Ornamental Separator

Making 18th-Century Dolls

Back to Sewing Basics

In the interpretation of slave narratives, we often use a variety of props or objects to enhance the story. Sometimes that is a doll or two which can be seen throughout our programs. One of the women I portray is an enslaved woman named “Betty” who was the cook at Peyton and Elizabeth Randolph’s house in Williamsburg. For the program “My Story, My Voice,” I created dolls to use when portraying her as a five-year-old girl. When transitioning her into adulthood, her doll (a second doll) has succumbed to time but is still with her as her constant companion.

I interpret that Betty is not only the cook, but she is also skilled at sewing and makes dolls mostly for the enslaved children on the property to boost their spirits through times of sadness. You see, according to slave narratives, enslaved children begin their lives playing and growing up alongside all the children on the property, including white children, until they are about 7 or 8 years old. It is around that time they are separated from their counterparts and informed that they are slaves and must begin their work. I’d imagine that the dolls would give them a bit of comfort at such a daunting and confusing time.

When I interpret on Duke of Gloucester Street, you will most times find Betty sitting on a bench sewing dolls. Having this skill along with being a fine cook is why she is valued at 100 pounds, which in the 18th century was a great deal of money. The more skilled an enslaved person was, the more valuable they were to their owners. For instance, the York County Wills and Inventory recorded on July 15, 1776, that out of the 27 enslaved people owned by the Randolphs, there were only four valued at that high of a price.

One day, I was out on Duke of Gloucester Street when a family I knew came to hear me interpret. They had a little girl with them, around 10 or 11 years old and although she listened intently to Betty’s story, she seemed fixated on the little doll I was finishing. When the interpretation was over and she was satisfied with her answered questions, I asked her if she would like to have the doll. She answered yes and I gave it to her. Several weeks later, my friend called me and thanked me for my generosity. She also wanted to let me know that the little girl never played with dolls but cherishes the one I gave her.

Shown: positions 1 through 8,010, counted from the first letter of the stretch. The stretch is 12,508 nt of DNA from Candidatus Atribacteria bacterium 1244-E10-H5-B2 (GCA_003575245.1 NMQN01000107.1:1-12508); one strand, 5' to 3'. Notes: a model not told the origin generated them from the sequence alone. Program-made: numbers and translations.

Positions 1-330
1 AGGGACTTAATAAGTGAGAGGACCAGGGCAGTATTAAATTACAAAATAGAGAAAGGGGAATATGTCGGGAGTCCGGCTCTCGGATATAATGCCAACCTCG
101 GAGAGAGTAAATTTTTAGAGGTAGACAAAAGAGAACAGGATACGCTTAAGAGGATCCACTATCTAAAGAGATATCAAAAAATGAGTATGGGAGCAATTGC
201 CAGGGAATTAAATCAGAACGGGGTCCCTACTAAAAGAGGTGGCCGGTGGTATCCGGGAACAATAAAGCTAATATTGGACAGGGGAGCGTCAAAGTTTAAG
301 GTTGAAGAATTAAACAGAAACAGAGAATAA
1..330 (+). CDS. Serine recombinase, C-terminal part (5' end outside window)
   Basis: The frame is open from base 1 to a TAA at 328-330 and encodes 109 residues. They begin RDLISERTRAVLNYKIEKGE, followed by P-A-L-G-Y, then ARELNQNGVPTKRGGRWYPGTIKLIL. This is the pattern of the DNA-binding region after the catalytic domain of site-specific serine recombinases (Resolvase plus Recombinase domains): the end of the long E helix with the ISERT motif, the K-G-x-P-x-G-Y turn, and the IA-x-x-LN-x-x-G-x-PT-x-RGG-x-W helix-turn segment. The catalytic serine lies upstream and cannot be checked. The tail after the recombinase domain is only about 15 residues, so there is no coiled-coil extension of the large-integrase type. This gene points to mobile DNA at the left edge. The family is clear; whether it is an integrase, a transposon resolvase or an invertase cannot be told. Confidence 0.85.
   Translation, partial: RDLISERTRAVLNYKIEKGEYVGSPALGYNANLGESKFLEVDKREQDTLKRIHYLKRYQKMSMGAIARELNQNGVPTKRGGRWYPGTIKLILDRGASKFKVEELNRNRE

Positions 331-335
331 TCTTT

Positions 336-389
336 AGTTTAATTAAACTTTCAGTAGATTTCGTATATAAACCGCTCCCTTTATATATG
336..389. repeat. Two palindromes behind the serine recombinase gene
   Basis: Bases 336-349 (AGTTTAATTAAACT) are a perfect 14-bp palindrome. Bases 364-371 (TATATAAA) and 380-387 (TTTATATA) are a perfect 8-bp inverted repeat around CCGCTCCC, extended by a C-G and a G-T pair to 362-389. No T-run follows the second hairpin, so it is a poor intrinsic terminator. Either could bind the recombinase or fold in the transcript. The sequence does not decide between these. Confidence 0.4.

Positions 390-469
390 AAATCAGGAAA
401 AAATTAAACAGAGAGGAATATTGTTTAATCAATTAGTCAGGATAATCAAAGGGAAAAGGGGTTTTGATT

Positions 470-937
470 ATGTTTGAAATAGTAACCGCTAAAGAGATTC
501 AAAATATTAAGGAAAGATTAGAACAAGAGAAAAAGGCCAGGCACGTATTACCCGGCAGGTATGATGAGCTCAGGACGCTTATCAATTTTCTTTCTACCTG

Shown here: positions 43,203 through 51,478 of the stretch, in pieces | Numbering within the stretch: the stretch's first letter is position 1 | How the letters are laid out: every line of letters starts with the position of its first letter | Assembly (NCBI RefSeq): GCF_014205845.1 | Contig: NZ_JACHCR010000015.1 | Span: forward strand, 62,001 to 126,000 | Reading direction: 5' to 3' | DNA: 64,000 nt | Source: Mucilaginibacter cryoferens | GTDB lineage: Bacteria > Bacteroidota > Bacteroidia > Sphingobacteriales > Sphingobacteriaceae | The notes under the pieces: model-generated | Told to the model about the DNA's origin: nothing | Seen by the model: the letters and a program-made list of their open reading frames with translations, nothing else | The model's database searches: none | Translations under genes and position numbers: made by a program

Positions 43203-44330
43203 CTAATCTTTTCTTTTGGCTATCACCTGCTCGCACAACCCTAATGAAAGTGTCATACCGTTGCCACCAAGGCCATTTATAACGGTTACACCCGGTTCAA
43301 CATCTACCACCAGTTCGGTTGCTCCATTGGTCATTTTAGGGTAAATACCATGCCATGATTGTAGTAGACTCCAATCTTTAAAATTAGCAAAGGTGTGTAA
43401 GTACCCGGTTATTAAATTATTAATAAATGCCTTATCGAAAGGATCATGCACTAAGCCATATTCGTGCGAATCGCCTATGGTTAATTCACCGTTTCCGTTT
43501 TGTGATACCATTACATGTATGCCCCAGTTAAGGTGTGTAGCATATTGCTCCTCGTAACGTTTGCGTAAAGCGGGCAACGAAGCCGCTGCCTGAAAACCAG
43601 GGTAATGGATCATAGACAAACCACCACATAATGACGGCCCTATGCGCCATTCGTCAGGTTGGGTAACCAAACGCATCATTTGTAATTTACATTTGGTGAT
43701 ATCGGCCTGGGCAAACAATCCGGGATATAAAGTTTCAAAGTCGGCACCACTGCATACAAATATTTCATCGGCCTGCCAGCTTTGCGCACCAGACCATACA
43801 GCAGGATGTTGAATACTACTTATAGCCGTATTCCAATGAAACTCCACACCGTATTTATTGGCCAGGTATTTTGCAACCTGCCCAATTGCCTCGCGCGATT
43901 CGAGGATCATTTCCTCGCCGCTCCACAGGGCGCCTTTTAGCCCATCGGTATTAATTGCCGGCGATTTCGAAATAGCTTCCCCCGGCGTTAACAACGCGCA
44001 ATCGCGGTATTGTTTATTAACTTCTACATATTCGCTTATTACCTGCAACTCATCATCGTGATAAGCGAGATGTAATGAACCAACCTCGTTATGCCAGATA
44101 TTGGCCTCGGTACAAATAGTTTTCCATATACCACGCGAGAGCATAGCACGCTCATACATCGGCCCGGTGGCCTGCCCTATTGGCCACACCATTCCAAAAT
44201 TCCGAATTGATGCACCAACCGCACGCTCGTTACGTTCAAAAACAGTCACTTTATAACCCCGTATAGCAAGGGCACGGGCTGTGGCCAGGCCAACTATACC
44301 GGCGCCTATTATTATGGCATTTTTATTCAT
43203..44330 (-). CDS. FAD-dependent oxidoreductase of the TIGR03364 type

As “Succordia,” another enslaved woman I portray from the Randolph house, there are dolls on the mantle of the room I perform in. I interpret that Betty made them for her, and they represent the two elders on the property. In our program “What Holds the Future,” a dramatization of enslaved servants right before they are auctioned off, Pheby realizes that she needs to get her baby’s doll back to her before she is sold off. Another of my colleagues, Roger, also uses a doll in his interpretation.

As for me, like Betty, dolls have always been my constant companion. My mother was sort of a gypsy, so we moved a lot which meant we lost a lot. But when I got to high school and took a Home Economics class that included sewing, I learned how to create things that I could take with me wherever we went.

Part of my personal doll collection. I created the clothing for the Elizabethan Cabbage Patch Doll and the 20th century doll. (The lady in red has been with me for 30 years).

So, in this time of self-quarantine, I’ve found it cathartic to take a little time to get back to basics, reminding myself of one of the ways we survived without the modern technologies we rely on so much today. I encourage you to find an old sock and let your imagination speak to you and see what you might create.

The tools you will need to make the larger doll are as follows:

Sock

Scissors

Needle and Thread

Cotton balls (stuffing)

Cotton fabric

For the little doll you will need:

A rock for the head

Cotton Fabric

Bias tape

Needle and thread

The only skill I used for this project was knowing how to straight and whip stitch. I was blessed with the ability to cut free hand, so I don’t use a pattern, I just let my creativity take me where it wants to go.

Margarette Joyner says she is an elder interpreter at the Foundation. “It is my honor to give voice to the voiceless. I enjoy sewing, singing, collaging, making jewelry and all aspects of theatre. I also enjoy working in my yard and decorating of all kind. What brings me peace is, like Succordia would say, ‘God’s grace and his mercy.’ ”

Explore Related Topics

Learn More

Researching 40 Years of African American Interpretation

5 Minute Read

All Thing Being Equal

8 Minute Read